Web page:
When Chelsea LaVere first traveled to the United Kingdom, she expected a few months of traveling and adventure.
But the coronavirus pandemic had something else in mind.
LaVere decided to take time after recently going through a divorce and go to one of her favorite places in the world: London. She took a six-month leave from her job as editor-in-chief and owner of the Tidewater and Tulle, packed her bags and headed across the pond in December with her cat, Pickles.
But very soon after, LaVere started hearing talk of the pandemic, especially from her AirBnb host who was staying in Vietnam.
“So I had all these mini-adventures planned and in January we started to hear the first COVID-19 rumblings happening,” she said. “We heard it was going around the world, but we didn’t know what was coming.”
LaVere also found herself during that time in a real-life romance that emulated all the great British novels she had known and loved. She went on a date with Robert Barton, a native to the U.K., and the pair connected immediately. They started spending more time together but very quickly the coronavirus accelerated their relationship.
LaVere’s AirBnb host returned home around mid-March, leaving LaVere stuck in a foreign country with nowhere to go. But by that point, she and Barton had decided they were each others’ “happily ever after” and decided to move in together.
And the move came just in time as England went into lockdown just days after.
“It really makes you appreciate life more,” she said. “It makes you appreciate what you have and realize things that are more valuable than any money or job or contract.”
But LaVere was still a foreigner there, unable to return home to Williamsburg. Her visa was supposed to end in June but had to be extended to the end of July because of travel restrictions.
She and Barton during that time also started a new Etsy shop to sell various hand-crafted products, which she said has helped level out any income issues since Barton was furloughed with only a partial salary.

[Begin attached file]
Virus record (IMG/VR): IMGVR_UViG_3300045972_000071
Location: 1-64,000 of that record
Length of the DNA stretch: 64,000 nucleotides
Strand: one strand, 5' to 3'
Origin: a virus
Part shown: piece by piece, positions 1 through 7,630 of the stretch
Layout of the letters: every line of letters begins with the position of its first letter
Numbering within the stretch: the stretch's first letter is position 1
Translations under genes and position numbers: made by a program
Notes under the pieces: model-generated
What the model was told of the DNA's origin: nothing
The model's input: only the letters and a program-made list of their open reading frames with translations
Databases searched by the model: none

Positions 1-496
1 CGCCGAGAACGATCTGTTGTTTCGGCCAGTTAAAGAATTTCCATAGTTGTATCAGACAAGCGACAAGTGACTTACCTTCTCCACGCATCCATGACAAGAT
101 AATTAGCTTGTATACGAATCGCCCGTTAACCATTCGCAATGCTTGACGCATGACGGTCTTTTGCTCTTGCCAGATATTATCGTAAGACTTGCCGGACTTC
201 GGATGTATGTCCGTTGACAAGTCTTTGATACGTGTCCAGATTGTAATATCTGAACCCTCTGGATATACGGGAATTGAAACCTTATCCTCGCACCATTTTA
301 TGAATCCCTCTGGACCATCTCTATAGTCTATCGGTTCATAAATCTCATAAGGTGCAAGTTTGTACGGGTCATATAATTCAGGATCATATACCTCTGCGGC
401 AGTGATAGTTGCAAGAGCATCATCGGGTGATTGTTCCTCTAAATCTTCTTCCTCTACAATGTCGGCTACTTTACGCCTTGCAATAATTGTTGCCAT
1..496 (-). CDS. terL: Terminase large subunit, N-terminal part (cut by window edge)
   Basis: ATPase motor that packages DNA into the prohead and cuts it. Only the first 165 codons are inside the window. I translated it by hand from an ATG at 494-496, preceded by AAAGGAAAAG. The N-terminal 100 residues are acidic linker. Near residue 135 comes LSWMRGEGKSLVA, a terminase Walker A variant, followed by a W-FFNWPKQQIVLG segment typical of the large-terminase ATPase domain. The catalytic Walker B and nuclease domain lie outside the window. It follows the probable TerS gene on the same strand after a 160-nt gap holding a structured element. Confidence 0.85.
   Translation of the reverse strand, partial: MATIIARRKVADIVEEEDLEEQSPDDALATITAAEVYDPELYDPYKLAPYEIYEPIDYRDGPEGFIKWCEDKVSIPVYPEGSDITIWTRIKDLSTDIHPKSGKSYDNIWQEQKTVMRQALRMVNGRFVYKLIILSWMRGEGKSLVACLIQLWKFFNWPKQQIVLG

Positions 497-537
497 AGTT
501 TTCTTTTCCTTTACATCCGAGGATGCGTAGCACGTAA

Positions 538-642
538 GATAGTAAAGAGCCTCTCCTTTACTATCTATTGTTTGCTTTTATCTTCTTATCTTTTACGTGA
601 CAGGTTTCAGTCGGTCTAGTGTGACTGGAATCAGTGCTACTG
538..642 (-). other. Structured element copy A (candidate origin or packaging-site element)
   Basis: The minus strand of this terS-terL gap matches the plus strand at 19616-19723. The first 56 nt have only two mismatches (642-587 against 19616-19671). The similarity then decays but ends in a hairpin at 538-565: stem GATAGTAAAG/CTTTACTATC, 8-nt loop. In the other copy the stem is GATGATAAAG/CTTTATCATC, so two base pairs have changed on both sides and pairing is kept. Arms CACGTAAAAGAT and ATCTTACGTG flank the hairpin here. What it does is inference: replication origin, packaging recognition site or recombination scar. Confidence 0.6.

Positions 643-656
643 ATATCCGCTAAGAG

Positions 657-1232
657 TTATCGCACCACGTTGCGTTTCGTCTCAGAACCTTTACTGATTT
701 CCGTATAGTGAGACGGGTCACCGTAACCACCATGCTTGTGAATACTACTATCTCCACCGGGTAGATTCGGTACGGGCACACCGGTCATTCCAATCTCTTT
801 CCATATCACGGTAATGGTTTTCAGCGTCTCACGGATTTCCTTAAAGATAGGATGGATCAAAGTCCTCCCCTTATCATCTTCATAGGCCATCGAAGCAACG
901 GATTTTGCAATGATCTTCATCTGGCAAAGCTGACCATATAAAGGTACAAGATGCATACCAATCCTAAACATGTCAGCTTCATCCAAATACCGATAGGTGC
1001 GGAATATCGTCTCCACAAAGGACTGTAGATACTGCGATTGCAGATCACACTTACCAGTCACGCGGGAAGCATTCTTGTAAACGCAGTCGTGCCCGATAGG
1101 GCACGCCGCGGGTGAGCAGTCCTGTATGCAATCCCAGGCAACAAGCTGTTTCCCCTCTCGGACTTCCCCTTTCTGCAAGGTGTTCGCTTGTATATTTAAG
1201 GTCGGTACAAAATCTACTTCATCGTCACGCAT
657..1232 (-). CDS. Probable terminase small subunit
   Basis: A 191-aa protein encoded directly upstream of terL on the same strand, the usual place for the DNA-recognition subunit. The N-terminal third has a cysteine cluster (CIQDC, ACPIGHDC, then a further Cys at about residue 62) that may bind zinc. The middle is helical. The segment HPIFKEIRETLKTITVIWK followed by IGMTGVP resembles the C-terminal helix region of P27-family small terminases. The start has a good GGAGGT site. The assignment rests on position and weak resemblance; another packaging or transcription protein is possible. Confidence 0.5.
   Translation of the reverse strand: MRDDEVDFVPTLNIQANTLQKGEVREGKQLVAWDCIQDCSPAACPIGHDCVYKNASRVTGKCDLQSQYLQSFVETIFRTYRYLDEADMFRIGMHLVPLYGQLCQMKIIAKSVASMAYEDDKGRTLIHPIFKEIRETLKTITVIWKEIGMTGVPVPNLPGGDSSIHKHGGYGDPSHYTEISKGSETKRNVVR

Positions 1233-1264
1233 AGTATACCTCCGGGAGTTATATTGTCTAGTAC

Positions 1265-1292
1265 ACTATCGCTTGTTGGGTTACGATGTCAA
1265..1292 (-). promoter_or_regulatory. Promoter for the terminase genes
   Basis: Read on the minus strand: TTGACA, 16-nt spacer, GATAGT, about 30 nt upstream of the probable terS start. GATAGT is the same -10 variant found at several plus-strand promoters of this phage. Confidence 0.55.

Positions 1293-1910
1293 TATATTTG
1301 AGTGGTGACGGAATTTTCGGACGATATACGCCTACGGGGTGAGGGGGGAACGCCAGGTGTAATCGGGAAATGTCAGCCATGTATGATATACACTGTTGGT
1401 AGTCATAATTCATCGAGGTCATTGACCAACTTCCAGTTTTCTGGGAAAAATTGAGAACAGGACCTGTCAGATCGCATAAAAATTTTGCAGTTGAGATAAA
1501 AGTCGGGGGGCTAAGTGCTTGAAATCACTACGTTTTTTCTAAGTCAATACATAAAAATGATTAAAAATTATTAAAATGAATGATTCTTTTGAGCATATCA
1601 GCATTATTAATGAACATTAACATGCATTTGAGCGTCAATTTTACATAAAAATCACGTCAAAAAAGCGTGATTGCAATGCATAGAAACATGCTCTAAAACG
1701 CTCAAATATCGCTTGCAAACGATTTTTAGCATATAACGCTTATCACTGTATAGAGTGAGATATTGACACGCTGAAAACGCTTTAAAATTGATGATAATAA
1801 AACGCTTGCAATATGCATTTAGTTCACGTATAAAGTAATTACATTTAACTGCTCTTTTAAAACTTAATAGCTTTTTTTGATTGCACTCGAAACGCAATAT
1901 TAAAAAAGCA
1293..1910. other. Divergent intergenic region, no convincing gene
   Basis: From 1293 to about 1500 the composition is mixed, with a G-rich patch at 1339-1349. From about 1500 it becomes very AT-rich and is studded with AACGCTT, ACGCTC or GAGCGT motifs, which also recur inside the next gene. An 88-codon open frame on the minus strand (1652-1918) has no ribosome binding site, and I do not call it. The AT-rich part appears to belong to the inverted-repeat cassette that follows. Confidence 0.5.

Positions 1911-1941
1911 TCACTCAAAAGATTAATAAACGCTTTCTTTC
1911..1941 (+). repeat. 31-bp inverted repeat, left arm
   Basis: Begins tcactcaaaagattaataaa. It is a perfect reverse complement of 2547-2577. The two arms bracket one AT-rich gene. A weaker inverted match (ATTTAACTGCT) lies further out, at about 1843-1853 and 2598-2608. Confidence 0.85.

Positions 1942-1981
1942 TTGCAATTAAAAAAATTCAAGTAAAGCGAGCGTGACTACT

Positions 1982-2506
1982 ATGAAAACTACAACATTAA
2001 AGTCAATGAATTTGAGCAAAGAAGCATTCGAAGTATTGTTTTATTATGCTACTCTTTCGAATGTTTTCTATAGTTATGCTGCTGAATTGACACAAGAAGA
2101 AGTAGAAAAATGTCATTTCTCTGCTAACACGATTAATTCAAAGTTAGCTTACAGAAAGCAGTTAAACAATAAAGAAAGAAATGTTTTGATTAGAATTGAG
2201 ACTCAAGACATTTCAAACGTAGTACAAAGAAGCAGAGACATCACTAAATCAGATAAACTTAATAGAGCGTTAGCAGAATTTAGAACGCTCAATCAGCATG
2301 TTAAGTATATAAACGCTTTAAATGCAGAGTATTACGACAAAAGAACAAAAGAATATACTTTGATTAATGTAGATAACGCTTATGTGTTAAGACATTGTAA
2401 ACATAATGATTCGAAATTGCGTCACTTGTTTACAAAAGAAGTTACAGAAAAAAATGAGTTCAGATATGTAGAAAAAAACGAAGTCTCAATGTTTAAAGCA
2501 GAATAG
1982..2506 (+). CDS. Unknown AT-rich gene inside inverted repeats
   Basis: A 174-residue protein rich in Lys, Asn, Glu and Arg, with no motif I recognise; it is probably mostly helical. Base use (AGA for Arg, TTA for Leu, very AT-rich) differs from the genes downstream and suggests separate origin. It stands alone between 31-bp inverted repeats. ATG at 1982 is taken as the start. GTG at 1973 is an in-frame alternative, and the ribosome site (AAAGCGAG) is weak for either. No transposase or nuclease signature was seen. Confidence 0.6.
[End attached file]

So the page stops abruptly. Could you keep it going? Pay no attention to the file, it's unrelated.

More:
But since being in the U.K., LaVere has watched her home country be torn apart not just by the pandemic but by racial injustice and political upheaval. While sitting at home with her cat and budding relationship, LaVere watched the news in the United States and worried about her return.
“Honestly, I’m frustrated that I’ll be coming back to a country where they haven’t been following safe protocol,” she said. “I’ve been in lockdown for 15-plus weeks and now I have to return home [to isolation] again because the U.S. didn’t do its job basically.”
LaVere said being in a foreign country during a pandemic has given her a new perspective not only on her life, but on the communities of which she is part. Being in England has shown her a more community-focused mentality that she doesn’t think she’ll find when she comes home.
“Overall, the culture here is we have to do this,” she said. “We’re all in it together.”
Another noticeable difference, she said, is the cultural attitude toward health care because the U.K. has the National Health Service, a publicly-funded health care system. LaVere said people in the community are taking time to rally and praise their health care providers more than she’s seen in the U.S.
But she recognizes that since she hasn’t been home for this experience, she doesn’t have a full understanding of what the experience is like in the U.S. She’s been piecing together information from friends, family and news outlets back home and comparing it to what she’s seeing around her in England.
“Yes, racism and the pandemic exists all over the world but they’re very specific American problems and it’s heartbreaking because…it’s a different level of things,” she said. “With the pandemic and my lack of understanding, I don’t comprehend a lot of the selfishness that I’ve seen. I think the community aspect of so many different cultures is such a beautiful thing.”
LaVere’s time in the U.K. came to a close and she returned home at the end of July, leaving her boyfriend and her cat behind. While being stuck in another country can be scary, LaVere said it’s also terrifying to not know when she’ll be able to return to the U.K. and see Barton again.
The current travel restrictions prevent him from coming to Virginia, but LaVere said her plan is to travel to the U.K. again in January on another six-month visa. But even with that plan in place, she realizes life and the world could change within that time.
“The lesson of all this is you just have to pivot and focus on what’s really important in life,” she said. “Everything else falls away when you realize there’s more to life than an office job and your everyday routine. You learn to adapt.”
YOU MIGHT ALSO WANT TO CHECK OUT THESE STORIES:
- Paying the price: How Williamsburg’s Black business sector died in the 20th century
- The Confederate battle flag: Different meanings for different people
- These temporary workers keep America fed but face uncertainty during pandemic
- Facemasks: There are still people refusing to wear them. Here’s where to find local ‘Mask-Friendly Businesses’